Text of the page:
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After that generous young pioneer of the West had fed and nursed young Lane for two days, supposing he could now make his way to the station called Drennon's, and dividing with him his store of provisions, they parted. Ballard steered in a course to bring him to the Ohio, near the mouth of the Big Miami, before agree upon by the spy company as the place for their next encampment and general rendezvous for a time, and until it should be agreed to be changed. There is the evening of the day he found the entire company, related to Capt. McClanahan, the foregoing adventure and narrative of young Lane proposed to him the effort to overtake if possible the savage captors of the two young ladies and rescue them at all hazards; and the heart felt gratification to find a ready and willing acquiescence in that affair. On the second day the company started on the expedition, in pursuit of the Indians, and to find the Mississinawa villages.

Know that pride,
How'er disguised in it own majesty,
Is littleness.
True dignity abides with him alone,
Who, in the silent hour of inward thought,
Can still respect and reverence himself
In lowliness of heart.

Strongest minds
Are often those the noisy world
Hears least. --Wordsworth

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The party overtakes the Indians. After destroying forty of them, they release Miss Lucy Smith and Harriet Lane, and conduct them in triumph to Forth Washington, new Cincinnati Lucy Smith is married to one of the Rangers. The first wedding ever celebrated at Cincinnati.

Heaven alone is just! Men in adulation record,
The inflated warrior's or statesman's reward
Whilst woman's sweeter virtues, and patient sacrifice of days,
On earth pass, without a thought, without a word of praise!
O! I would not live always here. Leila

Nothing very strikingly interesting occurred with Capt. McClanahan and his brave company of rangers or spies for five days after they, as we have seen, marched from the banks of the Ohio, to find and deliver the two unfortunate girls, captured and borne off by the Mississinawa Indians. Almost of the company were young, active, and very athletic; not one of then was more than twenty-eight years old, and none was under the age of twenty-two. Great cheerfulness was depicted in every countenance and their almost boyish hilarity and sportiveness were so great as to preclude nearly entirely the maintenance of necessary discipline, and the caution indispensable to safety and success, in the country of their wily savage enemies. Having learned from a man who had been captured at Drennon's Station a year before, by a roving gang of Shawanee Indians, carried by them through the Mississinawa villages, and who had ultimately escaped when well nigh the head waters of the Wabash river, that these villages were situated chiefly between the sources of the Big Miami and those of the Wabash, they were little at a loss in directing their course through the trackless wilds which they had to pass.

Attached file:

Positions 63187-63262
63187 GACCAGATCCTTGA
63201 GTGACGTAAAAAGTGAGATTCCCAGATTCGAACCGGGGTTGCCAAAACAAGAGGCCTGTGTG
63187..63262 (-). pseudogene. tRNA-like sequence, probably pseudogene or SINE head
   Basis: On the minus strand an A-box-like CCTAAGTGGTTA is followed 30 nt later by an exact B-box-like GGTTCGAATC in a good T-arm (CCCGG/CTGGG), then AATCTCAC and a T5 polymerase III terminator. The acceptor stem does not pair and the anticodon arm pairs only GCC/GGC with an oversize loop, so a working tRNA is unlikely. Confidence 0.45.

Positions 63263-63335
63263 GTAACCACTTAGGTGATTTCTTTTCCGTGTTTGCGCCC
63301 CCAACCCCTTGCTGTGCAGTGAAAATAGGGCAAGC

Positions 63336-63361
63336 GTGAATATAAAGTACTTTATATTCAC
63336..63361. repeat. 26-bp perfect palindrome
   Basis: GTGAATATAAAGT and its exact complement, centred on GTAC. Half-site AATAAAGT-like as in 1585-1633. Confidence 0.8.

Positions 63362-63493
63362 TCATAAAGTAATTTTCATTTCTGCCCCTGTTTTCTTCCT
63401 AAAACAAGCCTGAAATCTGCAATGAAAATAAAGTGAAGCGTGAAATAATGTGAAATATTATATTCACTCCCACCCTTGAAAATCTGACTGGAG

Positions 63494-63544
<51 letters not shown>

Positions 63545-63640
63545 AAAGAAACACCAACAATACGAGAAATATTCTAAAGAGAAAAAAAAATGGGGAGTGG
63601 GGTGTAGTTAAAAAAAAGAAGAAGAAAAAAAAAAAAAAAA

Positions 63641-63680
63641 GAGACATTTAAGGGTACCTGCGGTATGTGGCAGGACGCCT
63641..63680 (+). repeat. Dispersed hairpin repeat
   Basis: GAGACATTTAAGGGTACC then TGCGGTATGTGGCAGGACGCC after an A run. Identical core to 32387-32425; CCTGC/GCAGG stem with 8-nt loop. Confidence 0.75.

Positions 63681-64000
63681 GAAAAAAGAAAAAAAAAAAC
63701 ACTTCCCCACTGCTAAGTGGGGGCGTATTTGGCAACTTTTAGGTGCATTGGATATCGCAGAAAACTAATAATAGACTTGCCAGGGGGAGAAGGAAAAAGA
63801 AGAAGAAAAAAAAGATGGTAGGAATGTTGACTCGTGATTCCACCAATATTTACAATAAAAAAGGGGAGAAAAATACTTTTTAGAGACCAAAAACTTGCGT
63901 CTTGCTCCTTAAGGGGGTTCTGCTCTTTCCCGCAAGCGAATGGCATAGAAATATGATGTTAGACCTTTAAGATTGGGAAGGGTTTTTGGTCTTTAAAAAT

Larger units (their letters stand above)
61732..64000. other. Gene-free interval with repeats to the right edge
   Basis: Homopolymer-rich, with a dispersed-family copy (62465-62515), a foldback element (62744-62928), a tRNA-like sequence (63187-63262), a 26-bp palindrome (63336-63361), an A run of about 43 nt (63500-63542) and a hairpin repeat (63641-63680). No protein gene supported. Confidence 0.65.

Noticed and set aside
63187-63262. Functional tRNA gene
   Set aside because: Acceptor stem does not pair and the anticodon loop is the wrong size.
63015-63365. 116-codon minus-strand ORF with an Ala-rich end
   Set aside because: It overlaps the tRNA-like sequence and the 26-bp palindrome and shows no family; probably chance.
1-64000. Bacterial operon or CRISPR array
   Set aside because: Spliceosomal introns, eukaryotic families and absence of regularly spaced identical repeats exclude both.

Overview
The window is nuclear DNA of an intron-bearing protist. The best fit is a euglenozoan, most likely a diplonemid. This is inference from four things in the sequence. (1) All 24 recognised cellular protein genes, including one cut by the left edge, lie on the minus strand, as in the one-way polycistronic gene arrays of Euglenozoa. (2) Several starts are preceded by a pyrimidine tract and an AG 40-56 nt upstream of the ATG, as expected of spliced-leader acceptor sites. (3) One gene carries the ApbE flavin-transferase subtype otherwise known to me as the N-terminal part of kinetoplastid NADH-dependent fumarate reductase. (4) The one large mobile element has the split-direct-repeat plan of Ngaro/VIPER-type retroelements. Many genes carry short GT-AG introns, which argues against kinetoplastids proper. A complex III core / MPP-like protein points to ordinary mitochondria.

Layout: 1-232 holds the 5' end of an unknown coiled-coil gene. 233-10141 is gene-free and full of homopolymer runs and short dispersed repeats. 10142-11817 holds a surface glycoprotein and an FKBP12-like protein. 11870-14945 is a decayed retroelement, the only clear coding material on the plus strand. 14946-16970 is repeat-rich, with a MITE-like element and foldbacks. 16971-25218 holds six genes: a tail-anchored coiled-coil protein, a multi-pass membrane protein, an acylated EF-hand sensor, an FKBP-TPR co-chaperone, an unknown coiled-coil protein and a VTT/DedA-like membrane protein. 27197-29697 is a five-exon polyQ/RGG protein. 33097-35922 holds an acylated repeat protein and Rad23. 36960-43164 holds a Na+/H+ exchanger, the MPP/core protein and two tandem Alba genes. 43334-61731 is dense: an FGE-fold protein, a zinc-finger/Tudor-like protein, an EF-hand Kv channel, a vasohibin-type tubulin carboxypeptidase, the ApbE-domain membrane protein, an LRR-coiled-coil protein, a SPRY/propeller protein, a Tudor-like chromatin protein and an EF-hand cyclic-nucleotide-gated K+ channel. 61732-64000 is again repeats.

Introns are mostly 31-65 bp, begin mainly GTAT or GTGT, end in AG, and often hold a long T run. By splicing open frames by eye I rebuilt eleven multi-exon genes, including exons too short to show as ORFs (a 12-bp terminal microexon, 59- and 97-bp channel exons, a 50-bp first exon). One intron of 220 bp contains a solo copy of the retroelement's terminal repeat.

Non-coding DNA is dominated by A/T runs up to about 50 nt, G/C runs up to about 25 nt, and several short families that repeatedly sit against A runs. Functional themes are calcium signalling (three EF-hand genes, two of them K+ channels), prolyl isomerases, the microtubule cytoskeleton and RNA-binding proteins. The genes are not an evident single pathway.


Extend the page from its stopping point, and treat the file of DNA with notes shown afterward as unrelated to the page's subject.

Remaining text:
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The weather was clear, calm, and pleasantly warm; the nights unclouded and serene. The north star therefore, as to the mariner upon the bosom of the trackless deep, meekly and truly pointed out their course. Onward in vigilance and cheerfulness they wended their way, till the evening of the fifth day, when, arming at the bank of a small stream, they were about to build a fired and encamp for the night, when they heard the sharp crack of a rifle, and, in somewhat suppressed tones, the Indian yell was heard down the stream, appearing to be within the distance of a quarter mile.

At once convinced there were savages at hand, a counsel of war took place, and Ballard and Basey were ordered in the most stealthy manner to examine in the direction they heard the explosion, for Indians, etc. In a few minutes they reported the discovery of an Indian fire, surrounded by at least fifty, and also two white girls, who were apparently tied by a hand each, together, and bound to a tree. Quickly a slight retreat was resolved upon, and executed in the most silent and secret manner, to the distance of four or five hundred yards, and to a very advantageous position, covered by a bend of the creek and high cliff. Here they kindled a small fire, sent out a sufficient guard, and determined to wait till it was entirely dark as an unclouded night was likely to be; and then act in the way best favoring success in reclaiming and releasing the captive maidens.

The moment for action speedily came. All were ready and all anxious for the fight. In a few minutes they had a full view of the savages, and also of the unhappy captives, seated on the ground, side by side, and discovered them to be in the range of the shots from the spies, from the position in which they stood. Quickly, at a whisper to his men by the captain, they changed their position and at a given signal, all firedCten or twelve savages instantly fell! Those not killed or wounded seized their guns and great confusion and disorder, and commenced shooting at random;

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as they could not see the whites who stood in the woods, until their fire was put out. The spies loaded and fired the second roundCshot somewhat in the dark also, killing some more, however, and wounding others; then, according to the plan of attack, all rushed forward with their tomahawks drawn in their right hands, their rifles in their left, and contending with the Indians for a minute or so, drove them or killed all that remained to fight.